On August 26th, the 19th amendment to the U.S. Constitution passed and, finally, all women were granted the right to vote.  And it came not a minute too late because it was time for the United States to elect a new president.  Weary after the nonstop drama of  8 years of Woodrow Wilson, the American electorate turned to Warren…

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The Sixth Annual Academy Awards: 1919


At the 1919 Academy Awards, Evelyn Preer makes history, Harry Houdini is rewarded for playing himself, and Bolshevism goes on trial!

Through the Shattered Lens Presents The Oscars

Attorney General A. Mitchell Palmer Attorney General A. Mitchell Palmer

In 1919, as the Spanish Flu continued to infect and kill millions, the world tried to recover from World War I.  After spending six months at the Paris Peace Conference, President Woodrow Wilson returned to the U.S. and launched an ultimately unsuccessful campaign to bring the United States into the newly formed League of Nations.  On September 25th, while barnstorming across the nation in support of the League, a physically exhausted Wilson collapsed and never truly recovered.  On October 2nd, a stroke left him partially paralyzed and blind in one eye.

Even before Wilson’s physical collapse, the U.S. population had reason to feel uncertain about the future.  On January 6th, the wildly popular Theodore Roosevelt died in his sleep.  Before his death, Roosevelt had been widely expected to run for President in 1920 and hopefully return the U.S. to the peace and prosperity…

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The Fifth Annual Academy Awards: 1918


Over on Through the Shattered Lens Presents the Oscars, we are continuing to reimagine Oscar history, one year at a time! Today, we take a look at the year 1918. World War I ended, the Spanish Flu wiped out 5% of the world’s population, and the Academy embraced Tarzan of the Apes!

Through the Shattered Lens Presents The Oscars

A scene from Tarzan of The Apes A scene from Tarzan of The Apes

1918 was a year of dominated by war and pestilence.  As the world seemed to be intent on destroying itself, both the Academy and American filmgoers embraced escapism.

Overseas, the Great War continued to drag on.  With no end to the fighting in sight, there were fears that the American public would turn against the war and their elected leaders would withdraw American soldiers from the fighting.  The British government, realizing the potential of film as a propaganda tool, contacted director D.W. Griffith and offered to help him make a film.  The end result was Hearts of the World, an epic war film that starred Lillian Gish as a French girl who struggles to survive and find true love as the Germans raid her village.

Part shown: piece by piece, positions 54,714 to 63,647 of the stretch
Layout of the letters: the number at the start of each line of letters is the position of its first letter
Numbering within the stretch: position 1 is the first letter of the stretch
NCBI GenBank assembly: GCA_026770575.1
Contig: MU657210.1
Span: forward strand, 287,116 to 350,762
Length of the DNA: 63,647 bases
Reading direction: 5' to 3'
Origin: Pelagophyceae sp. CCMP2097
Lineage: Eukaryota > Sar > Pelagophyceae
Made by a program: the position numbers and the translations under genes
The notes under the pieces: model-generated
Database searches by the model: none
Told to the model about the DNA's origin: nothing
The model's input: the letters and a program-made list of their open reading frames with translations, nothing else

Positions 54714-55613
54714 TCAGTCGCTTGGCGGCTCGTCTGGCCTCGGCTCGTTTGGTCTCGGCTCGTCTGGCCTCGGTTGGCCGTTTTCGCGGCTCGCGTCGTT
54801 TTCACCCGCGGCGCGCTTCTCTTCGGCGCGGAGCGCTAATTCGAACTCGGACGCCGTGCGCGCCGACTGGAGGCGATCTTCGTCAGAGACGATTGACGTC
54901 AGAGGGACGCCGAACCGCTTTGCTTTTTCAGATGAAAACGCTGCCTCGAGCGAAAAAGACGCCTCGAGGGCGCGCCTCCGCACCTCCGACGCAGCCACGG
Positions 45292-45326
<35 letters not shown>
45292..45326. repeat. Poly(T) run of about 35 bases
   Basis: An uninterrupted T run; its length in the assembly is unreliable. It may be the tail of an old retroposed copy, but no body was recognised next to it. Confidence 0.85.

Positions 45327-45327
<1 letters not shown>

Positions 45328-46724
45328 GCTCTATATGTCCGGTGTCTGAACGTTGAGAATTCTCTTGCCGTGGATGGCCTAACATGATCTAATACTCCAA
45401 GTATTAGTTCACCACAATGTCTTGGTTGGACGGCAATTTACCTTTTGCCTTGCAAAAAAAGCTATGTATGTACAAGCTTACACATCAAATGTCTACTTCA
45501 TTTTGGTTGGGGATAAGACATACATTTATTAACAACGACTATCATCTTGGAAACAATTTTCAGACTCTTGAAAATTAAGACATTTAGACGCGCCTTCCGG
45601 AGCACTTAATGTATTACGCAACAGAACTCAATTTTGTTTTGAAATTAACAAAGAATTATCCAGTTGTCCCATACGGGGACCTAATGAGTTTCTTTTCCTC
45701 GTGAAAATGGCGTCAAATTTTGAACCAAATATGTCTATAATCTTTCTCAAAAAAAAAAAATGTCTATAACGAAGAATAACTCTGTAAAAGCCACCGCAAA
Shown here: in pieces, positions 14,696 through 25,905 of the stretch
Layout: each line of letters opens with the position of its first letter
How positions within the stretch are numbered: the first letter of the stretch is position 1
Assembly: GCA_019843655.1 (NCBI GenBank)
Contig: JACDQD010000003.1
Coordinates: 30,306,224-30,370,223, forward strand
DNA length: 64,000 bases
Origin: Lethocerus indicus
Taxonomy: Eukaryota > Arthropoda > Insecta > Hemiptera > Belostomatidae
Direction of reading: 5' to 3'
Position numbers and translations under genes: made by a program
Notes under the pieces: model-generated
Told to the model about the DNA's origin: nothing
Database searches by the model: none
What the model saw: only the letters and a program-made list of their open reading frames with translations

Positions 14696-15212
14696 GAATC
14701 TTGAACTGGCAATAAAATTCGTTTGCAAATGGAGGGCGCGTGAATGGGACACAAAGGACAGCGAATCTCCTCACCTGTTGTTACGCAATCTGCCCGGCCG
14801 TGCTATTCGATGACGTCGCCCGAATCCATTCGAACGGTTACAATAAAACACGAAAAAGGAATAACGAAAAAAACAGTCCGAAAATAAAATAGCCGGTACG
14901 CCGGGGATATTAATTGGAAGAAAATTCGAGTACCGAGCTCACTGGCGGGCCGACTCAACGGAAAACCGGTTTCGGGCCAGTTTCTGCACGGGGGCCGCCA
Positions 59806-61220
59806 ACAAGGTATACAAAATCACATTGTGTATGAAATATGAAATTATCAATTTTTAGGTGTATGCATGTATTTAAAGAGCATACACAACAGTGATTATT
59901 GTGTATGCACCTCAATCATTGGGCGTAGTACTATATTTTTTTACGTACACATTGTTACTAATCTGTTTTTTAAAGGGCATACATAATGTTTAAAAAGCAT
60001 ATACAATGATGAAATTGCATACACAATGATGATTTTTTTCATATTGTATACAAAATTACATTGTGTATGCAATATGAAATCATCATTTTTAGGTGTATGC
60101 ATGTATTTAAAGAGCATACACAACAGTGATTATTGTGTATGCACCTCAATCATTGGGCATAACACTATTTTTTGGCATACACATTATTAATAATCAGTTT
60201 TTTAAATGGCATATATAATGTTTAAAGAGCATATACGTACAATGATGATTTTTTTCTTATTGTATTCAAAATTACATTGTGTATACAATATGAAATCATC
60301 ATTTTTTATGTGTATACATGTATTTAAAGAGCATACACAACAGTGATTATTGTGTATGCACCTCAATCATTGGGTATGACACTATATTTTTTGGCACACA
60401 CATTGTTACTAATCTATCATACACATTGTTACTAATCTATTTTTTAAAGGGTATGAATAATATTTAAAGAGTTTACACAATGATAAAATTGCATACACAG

Though Gish would later say that Griffith was displeased with the pro-war tone of Hearts Of The World

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The Fourth Annual Academy Awards: 1917


Lisa and I continue to reimagine the Oscar history, one year at a time. Today, we look at 1917. The U.S. enters World War I, the Pickfords take over Hollywood, and, for the first time, the entire membership of the Academy gets to vote.

Through the Shattered Lens Presents The Oscars

The host of the 4th Annual Academy Awards, Roscoe "Fatty" Arbuckle The host of the 4th Annual Academy Awards, Roscoe “Fatty” Arbuckle

On March 4th, 1917, President Woodrow Wilson took the oath of office and began his second term of President.  Just a few months earlier, he had run for reelection on a platform of maintaining American neutrality in the war that was ravaging Europe.  His slogan was “He Kept Us Out Of War,” and it was enough to allow him to survive one of the closest elections in U.S. History.

One month later, the U.S. declared war on Germany and entered into what would come to be called World War I.

Whereas the previous year had been dominated by films, like the Award-winning Civilization, that promoted neutrality and world peace, 1917 saw the release of several films that were designed to support the American war effort.  The pacifism of Civilization was forgotten as the box office embraced…

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The Third Annual Academy Awards: 1916


Over on Through the Shattered Lens Presidents the Oscars, Jedadiah Leland and I have been reimagining Oscar history, one year at a time! Today, we take a look at 1916, the year of Thomas H. Ince, Civilization, and Intolerance!

Through the Shattered Lens Presents The Oscars

Thomas H. Ince, the 2nd President of AMPAS Thomas H. Ince, the 2nd President of AMPAS

In the long history of the Academy of Motion Picture Arts and Sciences, 1916 was dominated by one man: Thomas H. Ince.

Today, Ince is a largely forgotten figure and his many accomplishments have been overshadowed by the mysterious and potentially sordid circumstances of his death in 1924.  However, in 1916, Ince was one of the most popular figures working in the film industry.  He was the first producer to build his own studio in California and, with D.W. Griffith and Academy President Mack Sennett, founded the Triangle Motion Picture Company.  When, following the 2nd Academy Awards ceremony, Sennett announced the he would not be running for a second term as president of the AMPAS, Ince was the obvious choice to replace him.

As President, Ince immediately launched a recruiting drive to bring more industry professionals into the organization…